DBN explains debt relief measures

Although Covid-19 is disrupting the economy, it is vital to focus on recovery and resumption of economic activity, the DBN says.

07 April 2020 | Banking

We are in this together, and by working together, we will emerge stronger. – Martin Inkumbi, CEO: DBN

The relief measures by the Development Bank of Namibia (DBN) to cushion businesses against the impact of Covid-19 include a temporary moratorium on repayment of capital and interest, as well as equity conversion.

In addition, the DBN will implement the N$500-million relief facility announced by finance minister Iipumbu Shiimi as part of government’ economic stimulus and relief package last week.

The DBN recognises that borrowers are experiencing difficulty, particularly in the tourism sector and among SMEs, the bank’s chief executive officer, Martin Inkumbi, said in a statement.

The thrust of the loan repayment holiday will be targeted at SMEs and tourism and hospitality enterprises - both SMEs and corporates - that already have loans from the DBN and are affected by the Covid-19 lockdown.

Tourism and hospitality includes accommodation establishments, restaurants, car hire and other enterprises in the sector.

Other corporate borrowers not in the tourism and hospitality industry will be considered on a case-by-case basis and should individually approach the DBN to discuss relief needed.

The repayment holiday excludes contract based finance beneficiaries, who will have to approach the bank for relief to be considered on a case-by-case basis.

Borrowers

Although the bank monitors repayments, the sudden and extraordinary nature of the situation means that the DBN will not immediately be able to identify all individual clients experiencing difficulties from ongoing monitoring of repayment records, Inkumbi said.

He called on borrowers to approach the bank if they are experiencing sudden contractions of cash flow due to Covid-19.

The moratorium will not absolve borrowers of their debts, but will be a three month “debt holiday”, subject to the current duration of the lockdown.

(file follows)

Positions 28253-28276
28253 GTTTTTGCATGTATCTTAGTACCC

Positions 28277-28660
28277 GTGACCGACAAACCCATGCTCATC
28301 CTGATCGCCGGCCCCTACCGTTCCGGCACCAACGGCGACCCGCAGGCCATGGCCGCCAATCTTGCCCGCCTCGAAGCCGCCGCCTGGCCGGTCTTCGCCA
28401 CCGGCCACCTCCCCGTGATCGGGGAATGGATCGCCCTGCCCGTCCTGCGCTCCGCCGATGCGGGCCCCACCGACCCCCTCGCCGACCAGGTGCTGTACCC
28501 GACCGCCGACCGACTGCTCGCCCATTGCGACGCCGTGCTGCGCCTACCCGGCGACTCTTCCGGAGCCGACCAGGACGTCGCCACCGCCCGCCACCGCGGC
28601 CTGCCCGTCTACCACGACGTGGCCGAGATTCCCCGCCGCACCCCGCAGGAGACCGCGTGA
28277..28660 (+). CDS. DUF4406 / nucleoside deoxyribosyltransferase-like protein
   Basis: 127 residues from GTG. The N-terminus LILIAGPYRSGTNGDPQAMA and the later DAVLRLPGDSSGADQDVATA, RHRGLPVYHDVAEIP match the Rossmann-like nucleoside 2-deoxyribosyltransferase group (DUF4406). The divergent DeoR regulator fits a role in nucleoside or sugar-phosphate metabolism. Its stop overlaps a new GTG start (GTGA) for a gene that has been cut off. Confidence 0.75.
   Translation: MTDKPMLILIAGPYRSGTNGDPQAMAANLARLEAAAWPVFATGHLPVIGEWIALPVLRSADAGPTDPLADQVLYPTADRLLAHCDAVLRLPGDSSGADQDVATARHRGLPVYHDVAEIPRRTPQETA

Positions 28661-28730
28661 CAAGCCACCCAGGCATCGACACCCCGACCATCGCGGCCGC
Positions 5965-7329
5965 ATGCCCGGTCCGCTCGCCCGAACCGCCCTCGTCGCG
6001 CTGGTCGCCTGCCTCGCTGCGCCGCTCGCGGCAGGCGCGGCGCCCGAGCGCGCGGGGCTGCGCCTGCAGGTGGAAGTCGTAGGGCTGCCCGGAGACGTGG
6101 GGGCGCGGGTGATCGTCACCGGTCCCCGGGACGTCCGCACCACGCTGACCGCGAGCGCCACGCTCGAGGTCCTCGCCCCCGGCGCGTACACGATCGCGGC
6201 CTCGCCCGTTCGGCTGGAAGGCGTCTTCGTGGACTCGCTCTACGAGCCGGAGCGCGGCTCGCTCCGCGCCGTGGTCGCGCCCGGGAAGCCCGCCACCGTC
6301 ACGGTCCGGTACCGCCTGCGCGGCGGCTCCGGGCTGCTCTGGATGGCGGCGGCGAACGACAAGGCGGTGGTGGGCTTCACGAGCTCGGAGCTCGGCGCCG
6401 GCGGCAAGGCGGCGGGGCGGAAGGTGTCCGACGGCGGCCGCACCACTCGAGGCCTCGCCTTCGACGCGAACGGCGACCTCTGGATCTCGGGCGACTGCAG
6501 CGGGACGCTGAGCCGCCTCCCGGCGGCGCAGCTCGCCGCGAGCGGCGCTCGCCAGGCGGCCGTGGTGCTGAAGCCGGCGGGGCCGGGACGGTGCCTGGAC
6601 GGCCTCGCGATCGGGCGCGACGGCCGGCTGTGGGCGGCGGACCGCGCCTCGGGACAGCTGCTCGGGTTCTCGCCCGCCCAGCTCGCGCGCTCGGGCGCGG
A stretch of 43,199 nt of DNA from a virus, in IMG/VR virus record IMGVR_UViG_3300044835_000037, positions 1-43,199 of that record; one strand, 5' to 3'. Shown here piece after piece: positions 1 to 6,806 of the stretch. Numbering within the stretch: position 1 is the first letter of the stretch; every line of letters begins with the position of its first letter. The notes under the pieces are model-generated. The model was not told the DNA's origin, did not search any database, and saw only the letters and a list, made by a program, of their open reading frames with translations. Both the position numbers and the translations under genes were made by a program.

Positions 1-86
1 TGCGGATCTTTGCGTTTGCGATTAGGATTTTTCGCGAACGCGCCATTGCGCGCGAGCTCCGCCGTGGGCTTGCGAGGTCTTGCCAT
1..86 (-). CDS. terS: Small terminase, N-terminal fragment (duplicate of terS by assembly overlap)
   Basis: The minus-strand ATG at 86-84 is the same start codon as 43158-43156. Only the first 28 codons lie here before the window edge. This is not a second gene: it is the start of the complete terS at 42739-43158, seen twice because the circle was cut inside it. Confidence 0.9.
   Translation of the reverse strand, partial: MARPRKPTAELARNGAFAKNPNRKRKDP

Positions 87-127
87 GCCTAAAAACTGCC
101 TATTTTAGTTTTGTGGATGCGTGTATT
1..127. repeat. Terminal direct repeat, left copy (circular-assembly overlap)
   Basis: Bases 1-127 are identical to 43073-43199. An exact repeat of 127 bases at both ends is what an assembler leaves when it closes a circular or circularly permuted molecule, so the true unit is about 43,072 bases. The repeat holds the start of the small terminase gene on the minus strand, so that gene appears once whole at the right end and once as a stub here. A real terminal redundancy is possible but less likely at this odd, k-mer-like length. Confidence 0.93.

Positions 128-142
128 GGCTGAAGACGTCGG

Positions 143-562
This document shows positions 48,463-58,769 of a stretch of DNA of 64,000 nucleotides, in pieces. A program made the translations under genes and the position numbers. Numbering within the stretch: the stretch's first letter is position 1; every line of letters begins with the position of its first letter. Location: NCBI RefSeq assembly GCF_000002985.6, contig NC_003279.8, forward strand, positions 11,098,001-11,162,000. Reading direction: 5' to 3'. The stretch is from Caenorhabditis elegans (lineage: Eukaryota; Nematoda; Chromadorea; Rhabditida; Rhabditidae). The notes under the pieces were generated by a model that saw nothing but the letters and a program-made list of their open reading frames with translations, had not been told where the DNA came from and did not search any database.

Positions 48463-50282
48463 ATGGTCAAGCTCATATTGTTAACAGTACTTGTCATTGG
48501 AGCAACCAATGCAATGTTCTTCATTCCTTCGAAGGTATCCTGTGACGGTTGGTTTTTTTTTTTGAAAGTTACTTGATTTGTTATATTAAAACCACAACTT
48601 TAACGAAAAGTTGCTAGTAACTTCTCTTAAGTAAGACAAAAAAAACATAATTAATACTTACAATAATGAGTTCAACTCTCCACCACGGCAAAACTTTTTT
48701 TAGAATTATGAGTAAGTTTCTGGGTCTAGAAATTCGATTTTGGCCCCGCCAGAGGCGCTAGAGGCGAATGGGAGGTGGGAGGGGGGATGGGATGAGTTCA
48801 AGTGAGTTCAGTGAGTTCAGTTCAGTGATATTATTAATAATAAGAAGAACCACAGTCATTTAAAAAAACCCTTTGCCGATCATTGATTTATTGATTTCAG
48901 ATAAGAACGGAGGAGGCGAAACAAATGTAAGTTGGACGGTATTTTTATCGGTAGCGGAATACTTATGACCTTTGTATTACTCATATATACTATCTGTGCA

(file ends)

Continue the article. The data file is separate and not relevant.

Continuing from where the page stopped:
Repayment will be resumed at a later date and interest will be capitalised for the period of the holiday. The DBN will entertain a “reasonable allowance for recovery and resumption of economic activity”.

This will however be reviewed on the basis of the ongoing economic impact of measures to contain Covid-19.

‘Cancel repayments’

Asked why the DBN won’t cancel loan repayments, Inkumbi cited two reasons.

Firstly, he said the bank has to match its assets and liabilities. The DBN is itself expected to honour repayments on amounts it has borrowed and hence it cannot completely cancel borrowers’ loan repayments.

Secondly, he said the bank is duty bound to recover its capital and the interest in order to make additional loans.

THE DBN operates like a revolving fund, lending money to enterprises to grow and to develop infrastructure. Collected repayments from these borrowers are used for on lending the money again to finance a new wave of borrowers.

The collection of a large proportion of the bank’s current loan book is critical for the sustainability and very existence of DBN, Inkumbi said.

Financial records

Beneficiaries of the moratorium must make management accounts available to the bank and explain the direct and indirect impact that the Covid-19 pandemic has had on their businesses.

The regular provision of financial records to the bank, Inkumbi said, is a normal requirement in the DBN’s contracts with borrowers.

As 31 March is year-end for many companies financial statements should be in preparation for many of the DBN’s borrowers. For those with different year-ends, Inkumbi urged them to have their accountants or bookkeepers draw up preliminary statements.

Although the DBN is accepting and assessing applications for finance through remote working practices such as email, the bank will take into account the impact of the lockdown on new borrowers and appropriate repayment grace periods will be considered.

Equity conversion

Equity conversions may be offered to large corporate borrowers that have larger loans and are experiencing cash flow challenges that can only be addressed through a restructuring of the business’ capital structure - usually by increasing the equity component and reducing the debt portion.

This has the implication of DBN becoming a shareholder in the said enterprise.

The intent will not be for the DBN to hold the equity in the business for the long term, Inkumbi said. The equity will be used to reduce the debt burden and enable the enterprise to continue as a going concern and grow.

The DBN will at some point exit, by selling its shares back to the owners, to a new group of investors or even through a listing on the Namibian Stock Exchange (NSX).

Inkumbi said the debt conversion option is only viable for companies with a strong business case and potential for growth and will be applied with diligence.

N$500-mln support

The DBN bank is in close consultation with the finance minister to raise the required capital and how to implement this relief measure, Inkimbi said.

An announcement on implementation will be made by the DBN in the “very near future”.

Although Covid-19 is disrupting the economy, it is vital to focus on recovery and resumption of economic activity, Inkumbi said.

“This will rest on all pillars of the economy but particularly Namibian enterprise. We are in this together, and by working together, we will emerge stronger,” he concluded.

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